There are things that you can do to make your JT-30 look better and possibly sound better. Don't attempt these unless you can afford to screw up. Don't mod your best mic. Get a cruddy one from eBay or order a new one from Coast2Coast. There's no sense in modifying a beautiful old mic, but there are millions of unremarkable JT-30's from the 50's and 60's to experiment on.
Some of the harder mods require soldering. Some are so easy as to be obvious. I'll start with the easiest and work up to the most difficult.
your mic a bath. Clean it up good and put some wax on it to buff it up
nicely. The mic gets funky and sticky from the sweat on your hands and from
being spit at. Unscrew the grill and take it apart. Separate the element from
the grill and wash the grill in warm soapy water. DO NOT GET THE ELEMENT WET!!!
Wipe down the shell with a damp cloth or a paper towel wetted down with the
blue window washing stuff. While it's apart see 2 and 3 below. Put it all together
and polish up the finish.
You might also want to use some rubbing compound to get rid of the scratches.
2. Remove the cardboard baffle. Some mics come with a cardboard baffle to protect the element. They muffle your sound. You might consider trading the protection that they offer with more volume. Take of the grill and separate it from the element. If you have a baffle it will be between the element and the silk.
3. Change the silk. The JT-30 comes with a black piece of cloth between the element and the grill called a silk. Take out the old silk - they are usually disgustingly dirty. Replace it with a piece of red or blue cloth, preferably nylon. I have a box of nylon remnants that my wife bought from a parachute factory. I have a choice of wild colors for my silks. It can be any piece of bright colored cloth as long as it's not too heavy. Use the old silk as a template for cutting the new silk. You may have to put a small fold in the fabric to get it to conform to the concave shape of the grill. Dampen the silk and put it in the back of the grill. Let it dry in place before assembling the mic. If you have trouble getting the silk to stick, put a little rub-on glue stick stuff on the inside of the grill to make it tacky. The color peeks through the grill and looks very cool.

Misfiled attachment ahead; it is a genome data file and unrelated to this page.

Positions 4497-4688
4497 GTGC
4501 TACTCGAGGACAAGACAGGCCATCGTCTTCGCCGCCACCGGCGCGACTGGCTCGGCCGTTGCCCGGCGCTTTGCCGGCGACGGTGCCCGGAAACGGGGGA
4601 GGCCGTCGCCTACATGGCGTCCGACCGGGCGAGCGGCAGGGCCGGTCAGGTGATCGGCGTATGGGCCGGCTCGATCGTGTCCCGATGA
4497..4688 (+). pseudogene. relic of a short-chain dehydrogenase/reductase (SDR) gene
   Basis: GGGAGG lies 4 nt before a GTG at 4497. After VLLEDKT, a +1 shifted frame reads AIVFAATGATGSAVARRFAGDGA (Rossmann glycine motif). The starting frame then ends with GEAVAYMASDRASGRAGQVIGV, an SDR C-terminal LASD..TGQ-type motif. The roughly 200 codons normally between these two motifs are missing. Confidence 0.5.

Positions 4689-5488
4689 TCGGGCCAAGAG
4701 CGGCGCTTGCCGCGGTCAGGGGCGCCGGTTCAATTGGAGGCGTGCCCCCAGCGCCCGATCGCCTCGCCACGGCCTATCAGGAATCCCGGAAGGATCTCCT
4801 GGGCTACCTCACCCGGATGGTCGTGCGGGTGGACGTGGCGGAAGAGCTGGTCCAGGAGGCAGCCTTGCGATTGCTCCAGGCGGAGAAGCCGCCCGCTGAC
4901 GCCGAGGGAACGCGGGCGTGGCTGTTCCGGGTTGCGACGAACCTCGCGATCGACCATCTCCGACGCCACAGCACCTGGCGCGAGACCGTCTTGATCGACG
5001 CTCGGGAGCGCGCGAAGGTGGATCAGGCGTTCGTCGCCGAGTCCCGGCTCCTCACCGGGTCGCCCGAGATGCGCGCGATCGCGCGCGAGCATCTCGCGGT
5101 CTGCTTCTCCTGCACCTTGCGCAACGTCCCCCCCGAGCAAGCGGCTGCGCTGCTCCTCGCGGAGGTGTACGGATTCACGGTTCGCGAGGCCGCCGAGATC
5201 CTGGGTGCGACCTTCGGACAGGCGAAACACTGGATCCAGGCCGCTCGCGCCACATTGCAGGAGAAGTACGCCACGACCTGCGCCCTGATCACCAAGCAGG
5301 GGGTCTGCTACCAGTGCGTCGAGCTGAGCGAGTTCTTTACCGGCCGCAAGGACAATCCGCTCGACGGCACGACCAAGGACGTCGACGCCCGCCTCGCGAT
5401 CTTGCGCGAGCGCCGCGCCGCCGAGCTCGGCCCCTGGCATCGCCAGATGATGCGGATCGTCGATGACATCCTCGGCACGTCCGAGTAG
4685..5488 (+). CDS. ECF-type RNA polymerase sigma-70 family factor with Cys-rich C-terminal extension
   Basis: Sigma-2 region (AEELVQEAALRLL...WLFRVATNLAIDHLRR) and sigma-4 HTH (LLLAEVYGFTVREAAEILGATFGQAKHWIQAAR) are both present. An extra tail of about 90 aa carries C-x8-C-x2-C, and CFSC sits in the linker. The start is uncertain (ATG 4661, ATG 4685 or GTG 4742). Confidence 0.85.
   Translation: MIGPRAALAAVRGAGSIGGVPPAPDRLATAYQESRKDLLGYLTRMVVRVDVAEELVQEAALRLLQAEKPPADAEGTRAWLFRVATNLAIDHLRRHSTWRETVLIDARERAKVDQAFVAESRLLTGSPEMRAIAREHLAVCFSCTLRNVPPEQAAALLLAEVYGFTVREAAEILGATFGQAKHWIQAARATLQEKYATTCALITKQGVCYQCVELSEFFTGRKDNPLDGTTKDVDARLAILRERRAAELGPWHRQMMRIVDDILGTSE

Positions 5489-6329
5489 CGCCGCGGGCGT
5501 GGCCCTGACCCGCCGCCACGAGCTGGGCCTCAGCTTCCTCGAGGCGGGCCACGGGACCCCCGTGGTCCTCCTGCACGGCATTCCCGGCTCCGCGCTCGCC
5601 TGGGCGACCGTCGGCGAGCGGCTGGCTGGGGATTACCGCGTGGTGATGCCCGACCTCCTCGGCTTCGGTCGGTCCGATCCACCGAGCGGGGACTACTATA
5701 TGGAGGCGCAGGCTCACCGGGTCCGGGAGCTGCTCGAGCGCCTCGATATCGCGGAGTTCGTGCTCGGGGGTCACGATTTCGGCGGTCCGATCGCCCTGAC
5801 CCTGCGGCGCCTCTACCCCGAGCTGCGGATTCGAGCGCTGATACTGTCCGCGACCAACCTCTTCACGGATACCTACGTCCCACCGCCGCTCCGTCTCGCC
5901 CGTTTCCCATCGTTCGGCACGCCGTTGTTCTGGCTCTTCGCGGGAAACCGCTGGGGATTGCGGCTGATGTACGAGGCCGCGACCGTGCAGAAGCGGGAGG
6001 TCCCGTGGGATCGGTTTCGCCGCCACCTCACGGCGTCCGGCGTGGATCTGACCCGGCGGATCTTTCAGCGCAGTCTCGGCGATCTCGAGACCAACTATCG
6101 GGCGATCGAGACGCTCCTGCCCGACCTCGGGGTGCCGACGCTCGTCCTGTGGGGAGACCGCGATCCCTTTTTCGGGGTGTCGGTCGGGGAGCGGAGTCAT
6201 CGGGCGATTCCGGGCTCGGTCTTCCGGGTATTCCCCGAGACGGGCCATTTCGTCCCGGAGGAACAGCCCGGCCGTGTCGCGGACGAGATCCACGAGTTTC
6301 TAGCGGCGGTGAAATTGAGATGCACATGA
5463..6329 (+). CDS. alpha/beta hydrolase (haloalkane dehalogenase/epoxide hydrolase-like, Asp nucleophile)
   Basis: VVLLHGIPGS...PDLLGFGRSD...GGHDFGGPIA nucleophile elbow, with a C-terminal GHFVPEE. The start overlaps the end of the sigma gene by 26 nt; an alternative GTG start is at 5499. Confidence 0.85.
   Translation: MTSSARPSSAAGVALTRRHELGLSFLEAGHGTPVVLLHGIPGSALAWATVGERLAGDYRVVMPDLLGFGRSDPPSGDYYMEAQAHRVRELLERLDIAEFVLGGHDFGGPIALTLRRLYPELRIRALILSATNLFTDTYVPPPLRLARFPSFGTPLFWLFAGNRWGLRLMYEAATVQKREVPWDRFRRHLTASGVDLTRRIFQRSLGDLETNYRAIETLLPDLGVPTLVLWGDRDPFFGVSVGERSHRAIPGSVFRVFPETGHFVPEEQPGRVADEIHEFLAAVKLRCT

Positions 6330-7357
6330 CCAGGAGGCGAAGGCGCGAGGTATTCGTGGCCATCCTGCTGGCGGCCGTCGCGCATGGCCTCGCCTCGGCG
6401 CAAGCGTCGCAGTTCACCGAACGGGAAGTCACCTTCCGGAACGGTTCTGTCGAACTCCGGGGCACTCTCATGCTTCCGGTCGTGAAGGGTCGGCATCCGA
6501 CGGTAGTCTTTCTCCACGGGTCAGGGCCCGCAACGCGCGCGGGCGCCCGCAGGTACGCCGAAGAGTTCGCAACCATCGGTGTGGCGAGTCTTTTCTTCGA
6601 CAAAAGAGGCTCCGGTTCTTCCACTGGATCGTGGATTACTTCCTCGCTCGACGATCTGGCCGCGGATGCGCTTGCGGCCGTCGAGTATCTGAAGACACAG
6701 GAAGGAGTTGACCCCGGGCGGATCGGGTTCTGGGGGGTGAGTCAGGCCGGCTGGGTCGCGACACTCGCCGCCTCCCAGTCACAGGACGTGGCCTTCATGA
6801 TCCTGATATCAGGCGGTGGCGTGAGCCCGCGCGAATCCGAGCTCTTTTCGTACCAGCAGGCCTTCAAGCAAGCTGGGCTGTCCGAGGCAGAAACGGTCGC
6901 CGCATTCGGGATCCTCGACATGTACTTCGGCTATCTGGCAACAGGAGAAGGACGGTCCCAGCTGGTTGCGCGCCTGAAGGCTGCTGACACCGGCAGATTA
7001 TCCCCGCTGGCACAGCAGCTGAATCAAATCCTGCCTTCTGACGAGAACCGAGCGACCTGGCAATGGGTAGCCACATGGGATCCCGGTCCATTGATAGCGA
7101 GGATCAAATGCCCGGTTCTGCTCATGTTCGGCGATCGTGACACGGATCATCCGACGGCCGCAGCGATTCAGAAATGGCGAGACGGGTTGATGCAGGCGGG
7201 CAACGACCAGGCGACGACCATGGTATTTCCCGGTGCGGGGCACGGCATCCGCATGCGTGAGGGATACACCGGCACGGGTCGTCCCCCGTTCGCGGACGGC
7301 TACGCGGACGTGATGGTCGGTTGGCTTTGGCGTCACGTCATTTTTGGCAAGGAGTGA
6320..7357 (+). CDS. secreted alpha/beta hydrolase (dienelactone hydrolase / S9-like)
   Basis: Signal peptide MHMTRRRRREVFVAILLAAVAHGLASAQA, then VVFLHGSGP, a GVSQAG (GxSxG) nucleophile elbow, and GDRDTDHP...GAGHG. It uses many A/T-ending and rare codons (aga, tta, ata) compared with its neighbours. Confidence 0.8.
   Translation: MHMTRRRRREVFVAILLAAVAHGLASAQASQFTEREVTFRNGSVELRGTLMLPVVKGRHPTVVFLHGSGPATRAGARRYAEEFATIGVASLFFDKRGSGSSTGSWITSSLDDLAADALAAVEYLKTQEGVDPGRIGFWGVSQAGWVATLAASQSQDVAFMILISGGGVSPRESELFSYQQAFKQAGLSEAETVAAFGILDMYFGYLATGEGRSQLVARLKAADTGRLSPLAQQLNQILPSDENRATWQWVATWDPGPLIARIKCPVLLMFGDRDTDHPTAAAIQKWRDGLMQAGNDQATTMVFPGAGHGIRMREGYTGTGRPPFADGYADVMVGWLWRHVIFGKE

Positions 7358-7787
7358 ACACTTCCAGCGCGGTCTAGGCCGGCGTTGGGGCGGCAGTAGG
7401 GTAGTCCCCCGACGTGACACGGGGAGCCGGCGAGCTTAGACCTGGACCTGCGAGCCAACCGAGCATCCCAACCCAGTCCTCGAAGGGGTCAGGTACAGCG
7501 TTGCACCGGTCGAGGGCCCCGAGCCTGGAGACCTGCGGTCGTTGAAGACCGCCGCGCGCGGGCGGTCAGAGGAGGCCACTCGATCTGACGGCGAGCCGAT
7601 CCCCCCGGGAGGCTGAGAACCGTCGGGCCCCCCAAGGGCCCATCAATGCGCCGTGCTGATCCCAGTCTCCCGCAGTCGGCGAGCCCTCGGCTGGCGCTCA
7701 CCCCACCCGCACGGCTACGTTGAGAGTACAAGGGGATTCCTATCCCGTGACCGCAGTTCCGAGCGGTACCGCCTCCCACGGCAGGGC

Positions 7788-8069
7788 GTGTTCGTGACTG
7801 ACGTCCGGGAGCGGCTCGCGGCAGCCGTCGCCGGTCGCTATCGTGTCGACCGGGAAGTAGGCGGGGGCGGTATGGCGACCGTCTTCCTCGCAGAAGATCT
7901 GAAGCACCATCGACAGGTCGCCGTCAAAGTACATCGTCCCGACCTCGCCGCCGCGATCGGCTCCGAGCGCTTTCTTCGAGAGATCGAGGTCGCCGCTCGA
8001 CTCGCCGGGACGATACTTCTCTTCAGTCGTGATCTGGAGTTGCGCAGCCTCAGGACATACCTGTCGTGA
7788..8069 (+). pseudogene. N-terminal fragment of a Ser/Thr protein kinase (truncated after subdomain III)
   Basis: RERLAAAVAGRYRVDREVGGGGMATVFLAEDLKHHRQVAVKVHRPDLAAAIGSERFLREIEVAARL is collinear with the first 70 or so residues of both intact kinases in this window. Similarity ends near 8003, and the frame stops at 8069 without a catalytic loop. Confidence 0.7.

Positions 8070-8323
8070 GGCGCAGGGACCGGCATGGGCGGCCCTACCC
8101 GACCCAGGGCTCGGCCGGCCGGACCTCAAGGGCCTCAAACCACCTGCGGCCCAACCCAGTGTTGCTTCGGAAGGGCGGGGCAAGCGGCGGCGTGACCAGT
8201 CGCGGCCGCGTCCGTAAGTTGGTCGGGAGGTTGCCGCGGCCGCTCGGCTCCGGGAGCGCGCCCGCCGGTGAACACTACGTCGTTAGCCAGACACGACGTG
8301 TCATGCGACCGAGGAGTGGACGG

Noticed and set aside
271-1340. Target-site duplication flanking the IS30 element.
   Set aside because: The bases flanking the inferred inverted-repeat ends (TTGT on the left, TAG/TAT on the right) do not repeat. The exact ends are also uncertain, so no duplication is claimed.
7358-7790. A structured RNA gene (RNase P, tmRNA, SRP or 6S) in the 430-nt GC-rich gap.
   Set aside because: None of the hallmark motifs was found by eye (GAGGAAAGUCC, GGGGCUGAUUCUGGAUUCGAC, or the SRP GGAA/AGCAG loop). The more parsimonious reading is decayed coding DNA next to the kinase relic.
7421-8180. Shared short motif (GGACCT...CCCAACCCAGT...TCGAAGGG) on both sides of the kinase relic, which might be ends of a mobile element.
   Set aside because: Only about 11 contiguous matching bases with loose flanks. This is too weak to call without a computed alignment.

4. Repaint the shell. Take off the grill and tape up the element and the connector and the volume control, if you have one. You may want to unsolder everything and take it apart completely. Sand and brush the mic to get rid of any scratches and dings. If you strip the paint off the mic, it can be polished to a dark metallic glow, but this will dull up as the metal oxidizes. Paint it with several layers of spray paint. Go to an auto parts or hobby store and get something cool like "Candy Apple Red". Home depot carries hammer-tone paints in gray, red, green, gold and black. I have the red hammer-tone on one of my mics and it's a rich deep color. On second thought, though, I might have preferred a metallic color. You may want to finish up with a clear lacquer spray to deepen the finish. Let it harden and then wax it to give it good sheen and protect it from your sweaty hands.
5. Color the grill. After you have painted the mic, you might want to tint the chrome grill. You can do this with a clear lacquer mixed with a clear color tint. Auto parts stores might sell this kind of paint. Another source of inspiration is nail polish. A clear nail polish with a tint or an opalescent pigment might look good; nail polish colors tend towards pinks and reds. (If you are a guy, you may wish to bring your girl along to the drugstore, as this is definitely not a "manly" purchase.)
6. Add decals. Go to a hobby shop where they sell the stuff to customize hot wheels cars and model airplanes. They usually sell a decal sheet of flames for less than $10. Look at the flames decals here: http://www.slixx.com/other.htm. Spray a light clear coat lacquer over the decal to protect it.
7. Replace the Element. There are many different element options that you can use on a JT-30. The original crystal style (MC-151) can be replaced with a ceramic element (MC-127). If you can find a Shure magnetic element (controlled reluctance) you may wish to try that, giving you the sound of green bullet in the lighter JT-30 body. The Shure element requires that you create a way to mount it in the JT-30. I did it by stuffing the shell with enough foam to hold it in place, but I am sure that you can think of better way.